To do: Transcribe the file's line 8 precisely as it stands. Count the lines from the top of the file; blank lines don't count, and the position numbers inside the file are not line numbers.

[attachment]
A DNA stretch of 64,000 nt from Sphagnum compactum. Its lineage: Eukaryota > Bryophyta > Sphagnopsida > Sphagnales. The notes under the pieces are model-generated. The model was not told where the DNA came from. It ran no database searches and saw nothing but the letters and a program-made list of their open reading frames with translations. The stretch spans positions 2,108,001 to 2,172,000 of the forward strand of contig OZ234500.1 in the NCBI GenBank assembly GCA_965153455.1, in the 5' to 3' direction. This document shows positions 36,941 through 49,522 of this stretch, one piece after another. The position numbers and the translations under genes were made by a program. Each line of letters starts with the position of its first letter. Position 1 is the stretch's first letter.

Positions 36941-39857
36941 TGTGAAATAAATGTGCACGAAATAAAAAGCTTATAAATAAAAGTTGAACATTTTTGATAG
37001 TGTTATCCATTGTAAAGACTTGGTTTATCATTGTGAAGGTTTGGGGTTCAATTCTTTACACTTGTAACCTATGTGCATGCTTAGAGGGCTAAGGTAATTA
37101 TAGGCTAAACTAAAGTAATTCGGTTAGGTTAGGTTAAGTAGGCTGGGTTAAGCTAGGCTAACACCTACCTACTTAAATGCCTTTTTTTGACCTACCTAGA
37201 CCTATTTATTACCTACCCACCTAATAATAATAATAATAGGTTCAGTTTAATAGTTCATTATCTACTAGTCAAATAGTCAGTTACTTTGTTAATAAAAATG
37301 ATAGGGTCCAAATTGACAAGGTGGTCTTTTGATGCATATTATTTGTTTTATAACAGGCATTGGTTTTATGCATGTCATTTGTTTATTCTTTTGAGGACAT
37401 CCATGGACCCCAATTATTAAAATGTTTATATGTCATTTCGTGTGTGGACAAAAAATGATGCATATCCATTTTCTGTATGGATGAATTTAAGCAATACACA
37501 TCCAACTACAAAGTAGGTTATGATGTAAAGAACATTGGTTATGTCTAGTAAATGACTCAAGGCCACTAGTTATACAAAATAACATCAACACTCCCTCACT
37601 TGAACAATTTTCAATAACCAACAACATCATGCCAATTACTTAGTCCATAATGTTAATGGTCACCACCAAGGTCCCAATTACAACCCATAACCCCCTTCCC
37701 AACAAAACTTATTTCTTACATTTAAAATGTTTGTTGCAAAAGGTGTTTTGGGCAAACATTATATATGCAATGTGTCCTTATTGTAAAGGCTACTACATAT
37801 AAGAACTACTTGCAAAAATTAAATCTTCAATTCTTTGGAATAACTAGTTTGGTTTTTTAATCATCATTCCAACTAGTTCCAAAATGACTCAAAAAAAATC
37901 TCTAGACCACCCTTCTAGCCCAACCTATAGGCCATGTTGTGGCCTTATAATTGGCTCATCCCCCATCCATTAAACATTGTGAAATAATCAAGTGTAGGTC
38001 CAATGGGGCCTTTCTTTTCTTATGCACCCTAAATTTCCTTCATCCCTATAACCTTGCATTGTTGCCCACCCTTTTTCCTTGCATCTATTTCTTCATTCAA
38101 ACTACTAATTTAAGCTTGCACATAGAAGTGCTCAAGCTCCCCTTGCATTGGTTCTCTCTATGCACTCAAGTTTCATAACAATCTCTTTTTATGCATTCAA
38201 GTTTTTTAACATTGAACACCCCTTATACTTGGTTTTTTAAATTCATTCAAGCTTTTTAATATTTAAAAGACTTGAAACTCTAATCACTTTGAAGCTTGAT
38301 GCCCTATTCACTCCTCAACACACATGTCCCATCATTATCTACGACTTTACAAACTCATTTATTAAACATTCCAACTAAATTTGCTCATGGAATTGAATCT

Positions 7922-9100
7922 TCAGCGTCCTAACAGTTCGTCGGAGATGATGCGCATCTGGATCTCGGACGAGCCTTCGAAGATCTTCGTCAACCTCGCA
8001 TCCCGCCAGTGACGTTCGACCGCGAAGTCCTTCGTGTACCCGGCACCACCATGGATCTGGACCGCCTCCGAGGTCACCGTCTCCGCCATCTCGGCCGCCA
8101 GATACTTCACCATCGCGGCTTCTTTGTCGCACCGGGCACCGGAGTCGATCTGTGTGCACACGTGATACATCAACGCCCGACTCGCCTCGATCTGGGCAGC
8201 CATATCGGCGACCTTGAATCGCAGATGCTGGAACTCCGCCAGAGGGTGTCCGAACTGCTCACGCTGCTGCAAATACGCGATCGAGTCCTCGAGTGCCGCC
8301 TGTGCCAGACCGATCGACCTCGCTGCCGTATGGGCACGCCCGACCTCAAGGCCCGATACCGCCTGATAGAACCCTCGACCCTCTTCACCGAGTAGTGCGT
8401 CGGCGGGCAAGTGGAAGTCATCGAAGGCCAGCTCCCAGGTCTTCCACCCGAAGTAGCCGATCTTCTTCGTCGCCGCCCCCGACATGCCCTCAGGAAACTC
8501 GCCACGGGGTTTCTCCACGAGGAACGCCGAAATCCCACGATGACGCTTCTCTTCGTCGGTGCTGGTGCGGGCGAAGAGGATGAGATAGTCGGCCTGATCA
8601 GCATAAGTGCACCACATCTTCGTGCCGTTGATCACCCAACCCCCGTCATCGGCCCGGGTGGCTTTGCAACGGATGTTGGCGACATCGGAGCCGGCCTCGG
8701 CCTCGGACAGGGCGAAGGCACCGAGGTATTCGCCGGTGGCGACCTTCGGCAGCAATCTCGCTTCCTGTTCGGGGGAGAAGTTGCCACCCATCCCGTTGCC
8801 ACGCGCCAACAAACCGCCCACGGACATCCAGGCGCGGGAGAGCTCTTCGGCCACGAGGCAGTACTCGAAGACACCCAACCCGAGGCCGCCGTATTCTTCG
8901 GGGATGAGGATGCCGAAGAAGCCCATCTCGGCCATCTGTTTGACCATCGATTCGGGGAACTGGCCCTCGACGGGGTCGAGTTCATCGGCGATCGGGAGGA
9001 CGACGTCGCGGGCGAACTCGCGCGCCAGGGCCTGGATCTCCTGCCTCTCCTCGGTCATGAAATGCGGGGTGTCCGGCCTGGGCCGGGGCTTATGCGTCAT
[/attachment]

37401 CCATGGACCCCAATTATTAAAATGTTTATATGTCATTTCGTGTGTGGACAAAAAATGATGCATATCCATTTTCTGTATGGATGAATTTAAGCAATACACA